Generating a new key
dshaw at jabberwocky.com
Sun Mar 21 05:10:17 CET 2010
On Mar 20, 2010, at 11:40 PM, Faramir wrote:
> Another thing to consider, is SHA is not as safe as it used to be, and
> it it becomes easily crackeable, signatures issued using SHA can become
> unsafe. So maybe you'd like to use SHA-256 instead of SHA-128. If I'm
> not wrong, you would need to add the following lines to your gpg.conf
> file, before generating your key:
> s2k-digest-algo SHA256
> cert-digest-algo SHA256
> The first line tells gnupg to use SHA-256 instead of SHA-1 to mangle the
> passphrases. I don't really know what is that mangling thing, but if the
> idea is to replace SHA-1 with SHA-256, it can be useful. (I have a bad
> feeling about telling other people to use that line).
It's what GnuPG uses (in combination with a few other things) to convert your typeable-by-a-human passphrase into the symmetric key used to encrypt the secret key: S2K stands for "String to Key". It's okay to use SHA-256 here, but note that it means you might have problems moving your secret key to a different program that doesn't support SHA-256. There aren't a vast number of current programs that don't support SHA-256 these days, but there are some pretty old installations out there.
Incidentally, you don't have to set s2k-digest-algo before you generate your key. If you want to "upgrade" an existing key passphrase so it is mangled via SHA-256, just set the s2k-digest-algo and change the passphrase (you can even change it to what it is currently set to - it's the change at all that causes the passphrase to be remangled).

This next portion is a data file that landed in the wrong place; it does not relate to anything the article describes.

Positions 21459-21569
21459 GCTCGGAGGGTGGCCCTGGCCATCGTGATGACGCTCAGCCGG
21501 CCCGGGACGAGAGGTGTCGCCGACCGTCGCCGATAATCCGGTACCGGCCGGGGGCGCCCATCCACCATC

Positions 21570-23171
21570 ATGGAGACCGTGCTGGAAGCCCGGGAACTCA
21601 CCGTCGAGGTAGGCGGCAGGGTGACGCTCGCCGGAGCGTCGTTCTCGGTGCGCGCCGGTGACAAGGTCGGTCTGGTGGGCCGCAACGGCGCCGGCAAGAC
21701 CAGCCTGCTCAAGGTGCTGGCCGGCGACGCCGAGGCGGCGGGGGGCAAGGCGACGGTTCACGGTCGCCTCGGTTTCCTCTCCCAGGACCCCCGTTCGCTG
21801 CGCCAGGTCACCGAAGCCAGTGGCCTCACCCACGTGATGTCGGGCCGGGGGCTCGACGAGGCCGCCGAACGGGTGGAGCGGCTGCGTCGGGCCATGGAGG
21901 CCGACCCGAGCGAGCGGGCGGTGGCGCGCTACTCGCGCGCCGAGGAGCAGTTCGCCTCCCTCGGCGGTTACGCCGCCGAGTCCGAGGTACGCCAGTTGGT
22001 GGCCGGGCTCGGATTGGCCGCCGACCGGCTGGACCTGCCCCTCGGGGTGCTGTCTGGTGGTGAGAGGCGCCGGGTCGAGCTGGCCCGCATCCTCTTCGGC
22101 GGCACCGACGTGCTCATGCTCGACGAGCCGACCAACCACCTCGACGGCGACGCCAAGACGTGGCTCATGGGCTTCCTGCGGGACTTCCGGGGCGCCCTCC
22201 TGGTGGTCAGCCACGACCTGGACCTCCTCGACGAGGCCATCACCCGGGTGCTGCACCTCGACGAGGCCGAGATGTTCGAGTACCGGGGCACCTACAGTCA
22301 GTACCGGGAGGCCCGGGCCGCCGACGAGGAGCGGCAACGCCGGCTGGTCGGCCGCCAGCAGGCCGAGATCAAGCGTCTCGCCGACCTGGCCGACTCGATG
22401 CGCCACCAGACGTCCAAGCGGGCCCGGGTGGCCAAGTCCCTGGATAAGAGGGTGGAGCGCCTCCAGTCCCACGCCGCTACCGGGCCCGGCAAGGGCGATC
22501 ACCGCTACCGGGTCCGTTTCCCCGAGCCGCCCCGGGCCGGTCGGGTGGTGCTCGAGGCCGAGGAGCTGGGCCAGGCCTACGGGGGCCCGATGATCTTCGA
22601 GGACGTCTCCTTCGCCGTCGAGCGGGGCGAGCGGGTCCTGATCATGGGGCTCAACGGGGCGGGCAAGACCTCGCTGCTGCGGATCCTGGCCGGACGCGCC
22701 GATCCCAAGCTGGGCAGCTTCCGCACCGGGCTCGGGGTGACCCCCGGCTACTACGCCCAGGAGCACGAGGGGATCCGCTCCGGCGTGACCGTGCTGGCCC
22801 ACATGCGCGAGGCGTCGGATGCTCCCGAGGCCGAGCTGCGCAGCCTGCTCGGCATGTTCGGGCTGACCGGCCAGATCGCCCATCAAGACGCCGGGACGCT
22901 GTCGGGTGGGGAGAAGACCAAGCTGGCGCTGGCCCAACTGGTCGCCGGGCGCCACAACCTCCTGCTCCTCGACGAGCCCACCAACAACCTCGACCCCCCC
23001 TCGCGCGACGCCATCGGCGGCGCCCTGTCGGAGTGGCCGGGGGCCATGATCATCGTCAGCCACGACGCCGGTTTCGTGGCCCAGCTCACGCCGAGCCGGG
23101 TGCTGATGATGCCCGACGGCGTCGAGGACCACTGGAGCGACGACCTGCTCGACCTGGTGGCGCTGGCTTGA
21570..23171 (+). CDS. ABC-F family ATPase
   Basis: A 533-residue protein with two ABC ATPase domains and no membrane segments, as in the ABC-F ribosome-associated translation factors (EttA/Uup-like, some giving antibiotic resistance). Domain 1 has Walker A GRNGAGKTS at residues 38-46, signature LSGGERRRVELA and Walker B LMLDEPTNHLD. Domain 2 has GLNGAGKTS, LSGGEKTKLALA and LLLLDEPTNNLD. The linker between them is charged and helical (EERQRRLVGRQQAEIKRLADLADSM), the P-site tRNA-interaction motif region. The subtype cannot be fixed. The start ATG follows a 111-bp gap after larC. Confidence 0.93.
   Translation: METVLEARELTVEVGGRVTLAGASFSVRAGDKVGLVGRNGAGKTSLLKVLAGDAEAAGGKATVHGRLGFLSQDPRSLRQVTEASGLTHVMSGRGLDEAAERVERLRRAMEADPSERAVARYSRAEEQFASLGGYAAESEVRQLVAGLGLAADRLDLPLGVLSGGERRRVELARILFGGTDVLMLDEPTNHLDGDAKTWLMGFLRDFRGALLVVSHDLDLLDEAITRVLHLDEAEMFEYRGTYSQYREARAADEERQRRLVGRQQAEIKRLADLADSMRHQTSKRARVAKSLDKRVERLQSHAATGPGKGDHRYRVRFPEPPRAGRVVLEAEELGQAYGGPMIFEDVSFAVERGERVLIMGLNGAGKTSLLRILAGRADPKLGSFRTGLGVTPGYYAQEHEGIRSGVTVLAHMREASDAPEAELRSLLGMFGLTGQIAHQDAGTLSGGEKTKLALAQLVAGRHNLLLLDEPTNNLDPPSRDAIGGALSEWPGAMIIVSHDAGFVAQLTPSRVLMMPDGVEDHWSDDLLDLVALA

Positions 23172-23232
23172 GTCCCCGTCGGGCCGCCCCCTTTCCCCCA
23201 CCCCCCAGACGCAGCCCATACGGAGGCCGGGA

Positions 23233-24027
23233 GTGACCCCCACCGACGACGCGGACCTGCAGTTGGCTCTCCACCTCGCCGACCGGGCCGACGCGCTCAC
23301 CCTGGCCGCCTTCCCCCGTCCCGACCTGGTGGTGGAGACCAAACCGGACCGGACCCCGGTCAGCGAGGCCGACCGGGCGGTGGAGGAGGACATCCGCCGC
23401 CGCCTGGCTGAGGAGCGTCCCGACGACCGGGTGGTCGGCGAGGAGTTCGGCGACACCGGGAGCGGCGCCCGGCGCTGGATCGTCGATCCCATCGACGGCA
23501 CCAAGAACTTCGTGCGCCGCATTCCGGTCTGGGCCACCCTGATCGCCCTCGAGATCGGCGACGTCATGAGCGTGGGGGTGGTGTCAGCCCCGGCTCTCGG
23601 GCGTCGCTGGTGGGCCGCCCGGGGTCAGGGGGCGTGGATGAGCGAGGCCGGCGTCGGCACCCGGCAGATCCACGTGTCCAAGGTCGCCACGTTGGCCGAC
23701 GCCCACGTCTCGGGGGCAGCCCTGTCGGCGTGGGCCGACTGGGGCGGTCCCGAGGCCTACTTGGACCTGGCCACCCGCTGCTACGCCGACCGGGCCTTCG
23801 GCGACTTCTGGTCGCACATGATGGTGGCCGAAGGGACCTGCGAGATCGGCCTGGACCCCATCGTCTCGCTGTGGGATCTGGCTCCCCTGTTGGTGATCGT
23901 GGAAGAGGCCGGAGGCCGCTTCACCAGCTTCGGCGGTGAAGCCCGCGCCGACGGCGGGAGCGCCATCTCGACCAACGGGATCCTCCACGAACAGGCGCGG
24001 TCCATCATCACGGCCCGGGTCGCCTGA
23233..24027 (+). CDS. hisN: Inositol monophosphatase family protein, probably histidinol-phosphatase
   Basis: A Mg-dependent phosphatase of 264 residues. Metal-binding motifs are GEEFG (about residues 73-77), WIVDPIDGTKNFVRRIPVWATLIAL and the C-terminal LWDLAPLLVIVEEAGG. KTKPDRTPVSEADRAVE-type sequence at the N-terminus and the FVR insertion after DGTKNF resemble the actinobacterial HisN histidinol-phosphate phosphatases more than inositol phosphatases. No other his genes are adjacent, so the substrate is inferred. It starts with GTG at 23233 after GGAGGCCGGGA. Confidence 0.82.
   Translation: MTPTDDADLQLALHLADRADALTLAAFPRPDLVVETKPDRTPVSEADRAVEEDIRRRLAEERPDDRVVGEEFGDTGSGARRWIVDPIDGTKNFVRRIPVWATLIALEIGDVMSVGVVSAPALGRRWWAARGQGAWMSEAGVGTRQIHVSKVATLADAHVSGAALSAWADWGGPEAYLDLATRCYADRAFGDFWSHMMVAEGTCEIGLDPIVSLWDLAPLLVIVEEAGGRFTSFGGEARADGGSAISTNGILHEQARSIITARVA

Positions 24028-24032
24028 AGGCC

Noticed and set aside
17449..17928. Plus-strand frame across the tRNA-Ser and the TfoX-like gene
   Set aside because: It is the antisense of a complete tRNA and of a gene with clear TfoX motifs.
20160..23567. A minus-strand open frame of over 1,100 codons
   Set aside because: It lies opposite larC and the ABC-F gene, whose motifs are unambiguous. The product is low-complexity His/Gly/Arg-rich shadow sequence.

A somewhat larger risk here is that the s2k-digest-algo also applies to symmetrically encrypted data (i.e. gpg --symmetric). You need to make sure your recipient can handle it before using it.
> The second line tells gnupg to use SHA-256 instead of SHA-1 for signing
> other keys.
And also your own key (in the self-signatures that contain the preferences and other key items).
> But beware, older implementations of PGP maybe won't be able to read
> SHA-256 (but probably, these implementations are outdated).
Yes, they are outdated, but they do exist. How common they are depends on your community. If you're talking about the open-source community or people on this list, for example, I'd be surprised to see more than a small number. If you're talking about code that was installed a while back, then you'd likely see more that can't handle it.
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